Meet the Japan Pig – a new species of pygmy seahorse discovered

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© Richard Smith - www.oceanrealmimages.com

A new species of pygmy seahorse has been discovered in Japan, named the Japanese Pygmy Seahorse, or Japan Pig (Hippocampus japapigu). Only a few millimeters long, these charismatic creatures inhabit shallow waters and blend in well with the algae-covered rocks where they live. They are not found living in close association with a specific host such as a gorgonian or soft coral, rather they cling to algal turfs in the subtropical reefs on which they live

The species is characterised, and distinguished from the other free-living pygmies, by a reticulate pattern of white lattice over the body, which often has a black spot within it.  There are also several morphological and genetic differences between this and other pygmy seahorses.  The body colouration is brown, beige, to pink and whitish. They inhabit subtropical and temperate reefs from southern to the central west of Japan.  The Izu islands of Miyake and Hachijo are good locations to find these elusive seahorses, as well as Kushimoto and Sagami Bay.

© Richard Smith – www.OceanRealmImages.com

Richard Smith, part of the team that put forward the scientific paper to name this new species, states “I’m so pleased that this project naming the Japanese pygmy has finally come to fruition. It all began over a decade ago when I first saw a picture of an unusual pygmy seahorse from Japan. In 2013, after completing my PhD on the biology of their cousins the Bargibant’s and Denise’s pygmies, I went to a fish biology conference in Okinawa, Japan primarily with the goal of adding on a trip afterwards to hunt for the elusive fish. I found a dozen of them, when I took many of these images and made early field observations. Jumping forward to a seahorse biology conference in Tampa, Florida, for my involvement with the IUCN Seahorse, Pipefish and Stickleback Specialist Group, I met Graham Short and told him about the seahorse, and the rest is history!”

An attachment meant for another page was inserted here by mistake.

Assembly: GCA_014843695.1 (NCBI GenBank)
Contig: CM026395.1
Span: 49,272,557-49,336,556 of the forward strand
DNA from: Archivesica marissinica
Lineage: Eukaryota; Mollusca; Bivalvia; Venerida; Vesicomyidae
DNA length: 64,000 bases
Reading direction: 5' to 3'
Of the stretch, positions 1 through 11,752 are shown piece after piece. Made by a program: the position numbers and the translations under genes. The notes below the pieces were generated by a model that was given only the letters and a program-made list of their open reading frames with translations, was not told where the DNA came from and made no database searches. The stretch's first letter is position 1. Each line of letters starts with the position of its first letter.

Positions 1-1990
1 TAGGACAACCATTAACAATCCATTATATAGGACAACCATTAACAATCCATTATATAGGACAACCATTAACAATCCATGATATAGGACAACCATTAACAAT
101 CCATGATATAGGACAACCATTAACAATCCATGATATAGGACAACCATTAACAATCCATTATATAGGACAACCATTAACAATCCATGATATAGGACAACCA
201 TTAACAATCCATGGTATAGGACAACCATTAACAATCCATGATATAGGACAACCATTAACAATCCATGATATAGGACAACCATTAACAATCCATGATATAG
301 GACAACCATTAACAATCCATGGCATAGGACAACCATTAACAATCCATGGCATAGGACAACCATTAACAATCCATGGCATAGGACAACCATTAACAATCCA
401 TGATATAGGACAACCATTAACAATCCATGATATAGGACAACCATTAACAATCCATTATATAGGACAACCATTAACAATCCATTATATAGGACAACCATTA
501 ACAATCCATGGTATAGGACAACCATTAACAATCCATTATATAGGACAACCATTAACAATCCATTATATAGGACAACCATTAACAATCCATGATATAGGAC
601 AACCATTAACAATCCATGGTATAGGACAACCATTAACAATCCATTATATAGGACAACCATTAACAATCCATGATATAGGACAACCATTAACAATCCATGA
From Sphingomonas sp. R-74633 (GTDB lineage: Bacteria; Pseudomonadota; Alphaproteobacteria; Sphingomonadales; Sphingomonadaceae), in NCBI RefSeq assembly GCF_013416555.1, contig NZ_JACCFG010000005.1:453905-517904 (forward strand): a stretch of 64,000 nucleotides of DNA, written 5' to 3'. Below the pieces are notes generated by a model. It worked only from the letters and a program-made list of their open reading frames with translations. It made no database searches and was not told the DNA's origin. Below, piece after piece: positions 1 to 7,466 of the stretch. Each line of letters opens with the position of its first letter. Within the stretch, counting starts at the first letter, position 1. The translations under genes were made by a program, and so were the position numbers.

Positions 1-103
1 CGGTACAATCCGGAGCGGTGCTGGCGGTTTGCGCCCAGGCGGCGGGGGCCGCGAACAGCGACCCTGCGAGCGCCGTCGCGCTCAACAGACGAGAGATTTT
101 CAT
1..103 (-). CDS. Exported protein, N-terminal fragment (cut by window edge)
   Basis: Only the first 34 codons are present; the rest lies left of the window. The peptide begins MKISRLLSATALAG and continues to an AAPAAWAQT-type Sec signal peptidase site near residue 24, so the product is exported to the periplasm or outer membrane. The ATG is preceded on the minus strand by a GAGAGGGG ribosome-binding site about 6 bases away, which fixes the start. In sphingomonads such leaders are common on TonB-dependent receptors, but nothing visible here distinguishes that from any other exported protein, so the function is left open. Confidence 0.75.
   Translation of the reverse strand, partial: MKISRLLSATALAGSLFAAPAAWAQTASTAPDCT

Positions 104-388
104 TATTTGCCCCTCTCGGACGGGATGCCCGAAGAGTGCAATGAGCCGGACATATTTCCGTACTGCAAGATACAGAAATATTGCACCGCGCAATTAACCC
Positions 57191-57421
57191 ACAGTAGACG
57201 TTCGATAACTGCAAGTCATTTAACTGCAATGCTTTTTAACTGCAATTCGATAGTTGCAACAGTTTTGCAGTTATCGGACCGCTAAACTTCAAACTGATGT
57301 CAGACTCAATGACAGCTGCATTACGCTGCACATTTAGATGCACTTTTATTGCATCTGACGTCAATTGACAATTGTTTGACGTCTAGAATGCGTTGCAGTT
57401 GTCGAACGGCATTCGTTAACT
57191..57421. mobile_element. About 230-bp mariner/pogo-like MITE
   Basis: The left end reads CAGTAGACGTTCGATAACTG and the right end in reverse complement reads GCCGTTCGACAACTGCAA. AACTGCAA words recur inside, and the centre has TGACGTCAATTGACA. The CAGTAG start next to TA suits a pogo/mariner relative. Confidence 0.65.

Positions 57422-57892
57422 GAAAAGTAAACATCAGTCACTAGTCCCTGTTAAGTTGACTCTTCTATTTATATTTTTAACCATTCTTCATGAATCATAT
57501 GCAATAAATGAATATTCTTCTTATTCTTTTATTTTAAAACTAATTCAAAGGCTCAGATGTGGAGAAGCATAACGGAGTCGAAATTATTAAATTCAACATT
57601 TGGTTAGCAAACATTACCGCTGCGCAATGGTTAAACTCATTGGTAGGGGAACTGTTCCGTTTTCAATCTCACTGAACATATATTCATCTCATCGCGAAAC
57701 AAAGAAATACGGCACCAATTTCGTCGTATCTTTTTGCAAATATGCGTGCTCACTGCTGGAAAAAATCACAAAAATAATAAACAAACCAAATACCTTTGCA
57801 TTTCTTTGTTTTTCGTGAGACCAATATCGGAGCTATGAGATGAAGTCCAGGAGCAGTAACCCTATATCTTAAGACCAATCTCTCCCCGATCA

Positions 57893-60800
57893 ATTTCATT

For more information and images of pygmy seahorses, visit Richard Smith’s website by clicking here.

Nick and Caroline Robertson-Brown

Nick and Caroline Robertson-Brown

Nick and Caroline Robertson-Brown are a husband and wife team of underwater photographers. Both have degrees in environmental biology from Manchester University, with Caroline also having a masters in animal behaviour. Nick is a fellow of the Royal Photographic Society in underwater wildlife photography and he also has a masters in teaching. They are passionate about marine conservation and hope that their images can inspire people to look after the world's seas and oceans. Their Manchester-based company, Frogfish Photography, offers a wide range of services and advice. They offer tuition with their own tailor made course - the Complete Underwater Photography Award. The modules of the course have been written to complement the corresponding chapters in Nick's own book: Underwater Photography Art and Techniques. They also offer equipment sales and underwater photography trips in the UK and abroad. For more information visit www.frogfishphotography.com.

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